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NASA Space Science

NASA's Orion Moon Craft Unveiled 179

Velcroman1 writes "Lockheed Martin on Tuesday unveiled the first Orion spacecraft, a part of what NASA had planned as the sprawlingly ambitious Constellation project that would offer a replacement for the space shuttle — and a means to ferry humans into outer space and back to the moon. Orion and the companion Ares heavy-lift rocket were part of Constellation, a program cancelled under President Barack Obama's 2011 budget proposal."
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NASA's Orion Moon Craft Unveiled

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  • Re:Baby puke green? (Score:4, Informative)

    by BJ_Covert_Action ( 1499847 ) on Tuesday March 22, 2011 @02:16PM (#35576488) Homepage Journal
    Most paints applied to spacecraft are chosen due to their thermal properties. Some paints will give higher reflective indexes, while others will absorb more energy, and still others are designed to let a certain amount of energy through the paint and into whatever surface it is covering. I don't know which paint, specifically, has the "baby puke green" color that you are referring to, but I would wager that the entire body of this spacecraft was coated in that paint specifically to control the thermal pathways through the spacecraft body.

    It's worth noting that one of the most difficult and most important aspects of spacecraft design involve the energy management within the spacecraft. Spacecraft are subject to high levels of radiation, high and low temperature extremes, and house multiple boxes of electronics that cannot be cooled via typical convective methods as they are on the ground. Thus, to keep a spacecraft operating effectively, a full analysis must be done to take into account all energy (thermal or otherwise) sources in a spacecraft and redirect energy to appropriately sized energy sinks (radiators, heat-pies, etc.). This is one aspect of spacecraft design that many folks fail to take into account when discussing how simple it would be to build a spacecraft that does [insert theoretical task here].
  • Re:Back to Apollo (Score:4, Informative)

    by 0123456 ( 636235 ) on Tuesday March 22, 2011 @03:20PM (#35577582)

    It also goes along the line of why not utilize the previous designs for the shuttle and improve on it rather than making a whole new launch system?

    Because the shuttle is a flawed design created by committee to meet numerous contradictory requirements?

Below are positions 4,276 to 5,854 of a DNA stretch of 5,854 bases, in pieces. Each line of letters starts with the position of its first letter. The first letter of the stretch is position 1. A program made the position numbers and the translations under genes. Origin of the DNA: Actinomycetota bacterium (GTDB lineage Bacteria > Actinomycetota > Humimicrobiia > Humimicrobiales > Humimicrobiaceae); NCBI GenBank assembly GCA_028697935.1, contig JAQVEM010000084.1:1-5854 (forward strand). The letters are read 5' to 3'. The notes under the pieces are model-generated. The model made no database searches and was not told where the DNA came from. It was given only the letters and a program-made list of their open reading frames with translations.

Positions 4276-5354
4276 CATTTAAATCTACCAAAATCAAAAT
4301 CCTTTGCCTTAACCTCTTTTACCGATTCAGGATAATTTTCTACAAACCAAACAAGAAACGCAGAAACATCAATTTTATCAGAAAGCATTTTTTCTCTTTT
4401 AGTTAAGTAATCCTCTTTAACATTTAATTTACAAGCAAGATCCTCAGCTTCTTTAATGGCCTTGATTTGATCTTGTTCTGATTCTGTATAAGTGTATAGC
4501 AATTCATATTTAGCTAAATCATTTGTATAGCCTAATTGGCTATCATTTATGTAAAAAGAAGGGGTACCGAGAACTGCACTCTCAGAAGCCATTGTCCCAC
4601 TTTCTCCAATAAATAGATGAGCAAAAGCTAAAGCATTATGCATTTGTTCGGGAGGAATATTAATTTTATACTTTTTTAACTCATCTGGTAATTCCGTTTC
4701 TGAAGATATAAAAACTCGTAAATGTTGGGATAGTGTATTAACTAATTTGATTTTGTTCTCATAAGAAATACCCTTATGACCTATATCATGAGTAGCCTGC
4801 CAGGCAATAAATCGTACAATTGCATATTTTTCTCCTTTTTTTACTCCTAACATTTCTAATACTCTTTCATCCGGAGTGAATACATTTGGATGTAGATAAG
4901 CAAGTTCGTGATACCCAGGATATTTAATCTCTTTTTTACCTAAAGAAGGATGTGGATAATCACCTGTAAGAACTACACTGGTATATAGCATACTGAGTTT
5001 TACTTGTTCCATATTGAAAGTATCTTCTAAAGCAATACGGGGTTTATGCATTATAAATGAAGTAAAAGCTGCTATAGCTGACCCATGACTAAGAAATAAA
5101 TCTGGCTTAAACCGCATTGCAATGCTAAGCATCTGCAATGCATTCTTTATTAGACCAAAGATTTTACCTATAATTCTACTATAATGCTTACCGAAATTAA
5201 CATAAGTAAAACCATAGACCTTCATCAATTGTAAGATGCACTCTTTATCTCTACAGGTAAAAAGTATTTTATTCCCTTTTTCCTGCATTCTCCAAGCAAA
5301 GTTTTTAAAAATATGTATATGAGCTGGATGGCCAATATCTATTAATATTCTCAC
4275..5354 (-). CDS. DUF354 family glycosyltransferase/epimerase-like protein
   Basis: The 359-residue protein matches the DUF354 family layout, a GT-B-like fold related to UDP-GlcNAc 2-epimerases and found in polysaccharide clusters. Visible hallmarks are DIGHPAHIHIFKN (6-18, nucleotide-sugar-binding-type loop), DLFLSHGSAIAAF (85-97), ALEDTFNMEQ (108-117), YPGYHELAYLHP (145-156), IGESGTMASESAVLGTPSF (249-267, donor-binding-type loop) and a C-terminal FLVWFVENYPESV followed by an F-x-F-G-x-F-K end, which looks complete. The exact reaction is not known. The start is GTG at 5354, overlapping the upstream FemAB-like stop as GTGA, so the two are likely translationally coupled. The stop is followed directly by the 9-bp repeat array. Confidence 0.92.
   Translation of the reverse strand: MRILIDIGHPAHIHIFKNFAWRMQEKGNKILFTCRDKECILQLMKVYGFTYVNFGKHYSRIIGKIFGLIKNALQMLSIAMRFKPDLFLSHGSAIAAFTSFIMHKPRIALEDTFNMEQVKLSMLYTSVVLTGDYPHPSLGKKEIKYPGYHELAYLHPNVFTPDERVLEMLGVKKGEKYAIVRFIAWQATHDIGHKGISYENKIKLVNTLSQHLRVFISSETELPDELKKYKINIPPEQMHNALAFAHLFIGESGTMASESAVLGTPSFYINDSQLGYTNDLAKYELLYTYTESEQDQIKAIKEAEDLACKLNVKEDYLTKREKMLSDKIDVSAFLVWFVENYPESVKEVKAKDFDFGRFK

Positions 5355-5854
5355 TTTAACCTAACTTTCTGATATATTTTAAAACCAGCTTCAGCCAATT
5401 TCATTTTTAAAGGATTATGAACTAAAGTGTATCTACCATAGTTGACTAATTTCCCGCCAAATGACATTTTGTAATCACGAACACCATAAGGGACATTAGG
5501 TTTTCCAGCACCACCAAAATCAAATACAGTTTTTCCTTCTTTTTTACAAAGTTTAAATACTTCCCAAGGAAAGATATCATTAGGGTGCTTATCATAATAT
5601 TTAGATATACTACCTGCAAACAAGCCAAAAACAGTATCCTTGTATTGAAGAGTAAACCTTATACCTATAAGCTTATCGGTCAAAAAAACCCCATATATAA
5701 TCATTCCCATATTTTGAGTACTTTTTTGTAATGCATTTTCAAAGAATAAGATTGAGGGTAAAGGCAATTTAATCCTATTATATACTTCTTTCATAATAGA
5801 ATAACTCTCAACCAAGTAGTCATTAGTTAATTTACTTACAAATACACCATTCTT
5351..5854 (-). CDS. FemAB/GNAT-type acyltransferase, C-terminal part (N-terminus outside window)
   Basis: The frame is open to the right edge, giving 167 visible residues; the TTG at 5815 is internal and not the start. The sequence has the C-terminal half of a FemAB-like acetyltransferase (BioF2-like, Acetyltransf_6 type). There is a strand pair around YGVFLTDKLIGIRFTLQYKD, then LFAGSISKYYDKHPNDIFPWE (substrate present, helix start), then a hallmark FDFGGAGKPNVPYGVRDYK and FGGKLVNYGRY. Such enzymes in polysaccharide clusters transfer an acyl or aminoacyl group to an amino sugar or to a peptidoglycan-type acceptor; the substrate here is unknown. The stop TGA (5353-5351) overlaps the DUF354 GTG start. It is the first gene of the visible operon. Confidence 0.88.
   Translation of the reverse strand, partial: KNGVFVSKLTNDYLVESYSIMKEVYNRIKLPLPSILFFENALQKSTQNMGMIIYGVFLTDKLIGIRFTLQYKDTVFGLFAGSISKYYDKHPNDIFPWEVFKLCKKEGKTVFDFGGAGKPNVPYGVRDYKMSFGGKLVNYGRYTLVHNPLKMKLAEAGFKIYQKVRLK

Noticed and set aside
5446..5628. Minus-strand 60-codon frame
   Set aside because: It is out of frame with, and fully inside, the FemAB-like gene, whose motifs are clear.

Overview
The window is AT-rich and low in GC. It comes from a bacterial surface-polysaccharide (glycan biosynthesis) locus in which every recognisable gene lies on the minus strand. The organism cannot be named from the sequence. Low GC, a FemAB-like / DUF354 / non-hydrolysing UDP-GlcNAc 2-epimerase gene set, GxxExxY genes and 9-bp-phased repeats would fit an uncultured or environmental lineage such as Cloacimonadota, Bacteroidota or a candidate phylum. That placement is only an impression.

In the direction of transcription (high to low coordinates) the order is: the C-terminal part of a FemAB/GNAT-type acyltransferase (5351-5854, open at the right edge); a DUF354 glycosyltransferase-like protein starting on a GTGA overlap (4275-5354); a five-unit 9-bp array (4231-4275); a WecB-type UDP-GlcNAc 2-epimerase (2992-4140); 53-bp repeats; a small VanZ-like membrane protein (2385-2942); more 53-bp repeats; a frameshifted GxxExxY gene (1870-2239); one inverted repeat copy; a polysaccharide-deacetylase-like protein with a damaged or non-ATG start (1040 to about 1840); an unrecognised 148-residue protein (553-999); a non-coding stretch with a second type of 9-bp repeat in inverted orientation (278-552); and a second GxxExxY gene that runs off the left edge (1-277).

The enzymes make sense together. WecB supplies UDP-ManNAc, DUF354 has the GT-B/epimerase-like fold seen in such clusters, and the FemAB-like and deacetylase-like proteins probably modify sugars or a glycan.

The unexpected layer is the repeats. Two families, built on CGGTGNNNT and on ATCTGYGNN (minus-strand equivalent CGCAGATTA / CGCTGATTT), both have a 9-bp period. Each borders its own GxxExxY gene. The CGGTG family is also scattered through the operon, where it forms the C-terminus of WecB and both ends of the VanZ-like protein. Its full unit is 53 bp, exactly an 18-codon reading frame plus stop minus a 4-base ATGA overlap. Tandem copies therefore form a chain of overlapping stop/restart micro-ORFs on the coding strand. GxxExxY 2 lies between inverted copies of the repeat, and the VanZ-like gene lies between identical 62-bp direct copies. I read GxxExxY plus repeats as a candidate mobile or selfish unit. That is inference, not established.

• by 0123456 ( 636235 ) on Tuesday March 22, 2011 @03:23PM (#35577626)

    Fairly significant, actually. Kistler's original launcher design was an 'SSTO' which would have launched from a platform lifted to around 100,000 feet; they reckoned that made the difference between viable and non-viable for that design.

    There are two main benefits: you don't have to worry about aerodynamic drag, and you can use engines optimised for vacuum operation which are more efficient than engines optimised for sea-level operation.

  • by divisionbyzero ( 300681 ) on Tuesday March 22, 2011 @03:47PM (#35578070)

    Excuse me... would you mind telling me where the "dig" is at the President?

    The only passage I see that references our President is "Orion and the companion Ares heavy-lift rocket were part of Constellation, a program cancelled under President Barack Obama's 2011 budget proposal."

    That is a statement of fact. It is in no way biased, skewed or twisted. It's just about as plain a statement as one can make.

    But I guess it must be hard to notice these details when you've got to read over such a highly-held nose.

    Um, you do realize that selective statement of fact is one of the best ways to manipulate people, right? But given your reaction maybe you don't.

    The story could have also said that "President Obama chose to replace the Constellation program with one focused on fostering the development of the technology for accessing Low Earth Orbit in the private sector." But of course that would insinuate that our "Socialist" President actually believes in the ability of the private sector to innovate rather than handing out pork to the industries in various politicians home states. That of course would be counter to their narrative and so they didn't. Instead they give the impression the President gutted the space program. It's not about holding your nose high. It's about being able to read between the lines.

"I'm not afraid of dying, I just don't want to be there when it happens." -- Woody Allen